Mar 22, 2013

Here's Something You Can Do To Create Additional Review Time

When is your state testing? Our ELA is April 15-18 and math the following week. Then science has two parts: a performance test at the end of May, and written test June 4th.

Here's the catch, here in NY we are in school until late June. After the big push for state testing is done, we still have two months of school. This year, with spring break early, that is a long stretch without a break. Kids are likely to shut down and lose interest after testing, and when the weather turns.

I will address how I change class after state testing in a couple weeks. For now, one last post on test prep, in a non-traditional sense.

How can you get a little extra time before your state test? Here's a strategy you may or may not be using. ASK!!!

What I mean by this is ask other teachers. Of course, you can't take over their class time, but there may be ways to either integrate, or have them help. Our librarian and tech teacher sometimes have downtime and time on the computers, when I don't always have computer access. Turns out they don't have much curriculum, especially in library, and in tech are very wiling to integrate other subjects to teach tech skills. I was able to give the librarian and tech teachers lists of websites and ways the kids could earn extra credit by doing science review and extra science work. I used quizlet, brainpop (activity and quizzes), and even some sites with review questions.

Wow! Just created individualized additional science review time!

Mar 19, 2013

Take A Closer Look at Scaffolding - It Will Make You Think

Sorry for the delay. I just made this new blogging plan and then got behind in week 2!! Anyway. I'll catch up :). And try to do better :).

I had an interesting conversation today with another teacher that prompted me to write this. In one class I have a huge range of abilities. It is a 7th grade class with 13 special Ed kids, about 8 ELL's (without support) and a few regular students. Just by chance, in that class are the highest seventh graders that I have as well.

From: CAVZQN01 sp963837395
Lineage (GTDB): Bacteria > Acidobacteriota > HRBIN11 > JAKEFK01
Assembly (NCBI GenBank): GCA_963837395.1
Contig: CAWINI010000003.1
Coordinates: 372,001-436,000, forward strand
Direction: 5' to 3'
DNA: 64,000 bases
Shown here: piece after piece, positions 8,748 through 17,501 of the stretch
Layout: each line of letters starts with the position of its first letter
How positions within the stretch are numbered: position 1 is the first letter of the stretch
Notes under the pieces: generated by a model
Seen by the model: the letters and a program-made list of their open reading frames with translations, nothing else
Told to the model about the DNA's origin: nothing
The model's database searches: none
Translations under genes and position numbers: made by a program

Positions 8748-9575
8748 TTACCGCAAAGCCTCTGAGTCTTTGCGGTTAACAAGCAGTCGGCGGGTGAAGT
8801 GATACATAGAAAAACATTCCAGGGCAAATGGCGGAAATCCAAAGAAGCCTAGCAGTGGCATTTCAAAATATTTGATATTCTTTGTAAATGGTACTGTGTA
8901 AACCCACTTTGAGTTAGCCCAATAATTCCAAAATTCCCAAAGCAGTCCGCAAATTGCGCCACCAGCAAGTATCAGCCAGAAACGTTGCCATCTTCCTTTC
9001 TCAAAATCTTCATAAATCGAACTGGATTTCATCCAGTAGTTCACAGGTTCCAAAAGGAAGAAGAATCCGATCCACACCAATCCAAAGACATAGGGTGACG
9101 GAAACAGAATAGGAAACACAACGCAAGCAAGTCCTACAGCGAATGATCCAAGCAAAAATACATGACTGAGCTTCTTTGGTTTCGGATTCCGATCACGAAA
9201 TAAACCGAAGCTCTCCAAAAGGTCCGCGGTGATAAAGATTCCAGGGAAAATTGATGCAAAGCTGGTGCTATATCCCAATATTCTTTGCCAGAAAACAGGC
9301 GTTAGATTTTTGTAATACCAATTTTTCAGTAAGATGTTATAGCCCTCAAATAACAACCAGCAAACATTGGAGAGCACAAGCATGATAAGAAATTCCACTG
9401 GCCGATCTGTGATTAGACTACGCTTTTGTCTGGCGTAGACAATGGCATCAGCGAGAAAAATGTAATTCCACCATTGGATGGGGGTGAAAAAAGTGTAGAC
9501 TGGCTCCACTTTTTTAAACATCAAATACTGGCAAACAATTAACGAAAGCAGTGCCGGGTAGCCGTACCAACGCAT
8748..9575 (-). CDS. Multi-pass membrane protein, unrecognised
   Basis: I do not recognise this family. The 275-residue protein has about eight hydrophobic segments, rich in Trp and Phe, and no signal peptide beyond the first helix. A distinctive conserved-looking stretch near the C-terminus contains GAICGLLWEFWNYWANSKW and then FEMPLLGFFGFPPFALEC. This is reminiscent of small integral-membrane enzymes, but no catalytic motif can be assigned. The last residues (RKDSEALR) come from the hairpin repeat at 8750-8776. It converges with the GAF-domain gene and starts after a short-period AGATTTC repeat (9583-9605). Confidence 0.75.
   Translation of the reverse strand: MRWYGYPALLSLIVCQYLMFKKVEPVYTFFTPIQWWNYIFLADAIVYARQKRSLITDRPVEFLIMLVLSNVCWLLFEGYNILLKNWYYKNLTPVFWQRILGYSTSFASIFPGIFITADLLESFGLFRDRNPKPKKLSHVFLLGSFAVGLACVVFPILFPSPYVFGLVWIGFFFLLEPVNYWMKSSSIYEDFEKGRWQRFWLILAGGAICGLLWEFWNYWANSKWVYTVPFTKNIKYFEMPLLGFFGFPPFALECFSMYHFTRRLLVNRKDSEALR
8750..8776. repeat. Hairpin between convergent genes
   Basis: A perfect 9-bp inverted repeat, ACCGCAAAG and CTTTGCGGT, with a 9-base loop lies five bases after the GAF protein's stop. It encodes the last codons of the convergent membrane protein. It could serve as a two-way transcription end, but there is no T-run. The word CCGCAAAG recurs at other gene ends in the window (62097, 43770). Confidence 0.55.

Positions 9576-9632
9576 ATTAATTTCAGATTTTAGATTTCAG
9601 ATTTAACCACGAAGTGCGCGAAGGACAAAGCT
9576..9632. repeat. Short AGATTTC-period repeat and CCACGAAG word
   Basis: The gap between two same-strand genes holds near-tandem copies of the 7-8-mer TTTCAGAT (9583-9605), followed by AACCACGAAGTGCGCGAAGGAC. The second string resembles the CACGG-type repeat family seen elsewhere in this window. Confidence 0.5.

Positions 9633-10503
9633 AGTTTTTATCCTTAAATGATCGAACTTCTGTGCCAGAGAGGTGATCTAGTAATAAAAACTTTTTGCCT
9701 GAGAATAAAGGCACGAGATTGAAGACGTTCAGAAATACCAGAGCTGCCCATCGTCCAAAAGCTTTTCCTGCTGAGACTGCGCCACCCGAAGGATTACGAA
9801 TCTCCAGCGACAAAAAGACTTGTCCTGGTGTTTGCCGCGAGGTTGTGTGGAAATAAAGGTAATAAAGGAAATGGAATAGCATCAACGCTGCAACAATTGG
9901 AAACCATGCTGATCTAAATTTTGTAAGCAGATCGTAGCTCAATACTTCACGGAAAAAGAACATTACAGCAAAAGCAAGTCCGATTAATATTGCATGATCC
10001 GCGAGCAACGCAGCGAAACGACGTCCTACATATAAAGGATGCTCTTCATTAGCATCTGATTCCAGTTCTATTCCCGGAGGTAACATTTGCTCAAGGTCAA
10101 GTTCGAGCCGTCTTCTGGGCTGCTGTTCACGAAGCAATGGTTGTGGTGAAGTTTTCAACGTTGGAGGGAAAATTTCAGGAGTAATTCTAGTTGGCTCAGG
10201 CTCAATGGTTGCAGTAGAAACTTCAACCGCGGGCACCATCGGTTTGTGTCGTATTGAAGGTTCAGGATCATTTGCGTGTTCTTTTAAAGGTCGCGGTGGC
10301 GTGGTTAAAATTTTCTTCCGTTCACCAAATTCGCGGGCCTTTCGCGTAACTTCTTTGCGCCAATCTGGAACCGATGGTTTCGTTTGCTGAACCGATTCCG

As you might imagine, this sometimes leads to some behaviors, which I have been working on. This includes kids being out of their seats, talking nonstop, and generally being very distracting with any equipment (throwing, hitting, etc) and any other type of distractions you can imagine.

The conversation we had focused around scaffolding. Maybe some of the behaviors would decrease with more scaffolding. I agree that they probably would, but at what point am I no longer teaching at the correct level? Am I still hitting the 7th grade standards? How much scaffolding is appropriate? If kids are totally shut down and are just playing around and sitting there with a blank paper, is it a scaffolding issue or a behavioral issue? Also, how does this benefit the higher kids?

I think I will try some of the scaffolding strategies that were suggested to see If they help with the behaviors, and then maybe try to pull some away. One idea that I don't do a lot of, but was suggested to me, is ways to make the lesson or activity self-checking. For example, if students are stuck -- where can they go for help without me, on their own. Some of the strategies were to give them a card or a covered paper at their table that they could check answers or get a hint if day are stuck. Or to let them work to a point, and then go over a portion of it, allowing the to finish the rest of it. It involved taking a very close look at what the objective of the lesson is. Lastly, another suggestion was to ask more open-ended questions that would allow everyone to be successful to some degree. Some students could write more than others.

How do you differentiate, when all are trying to reach the same end state test/curricular goal? How do you determine when more scaffolding a needed?

Please leave your feedback in the comments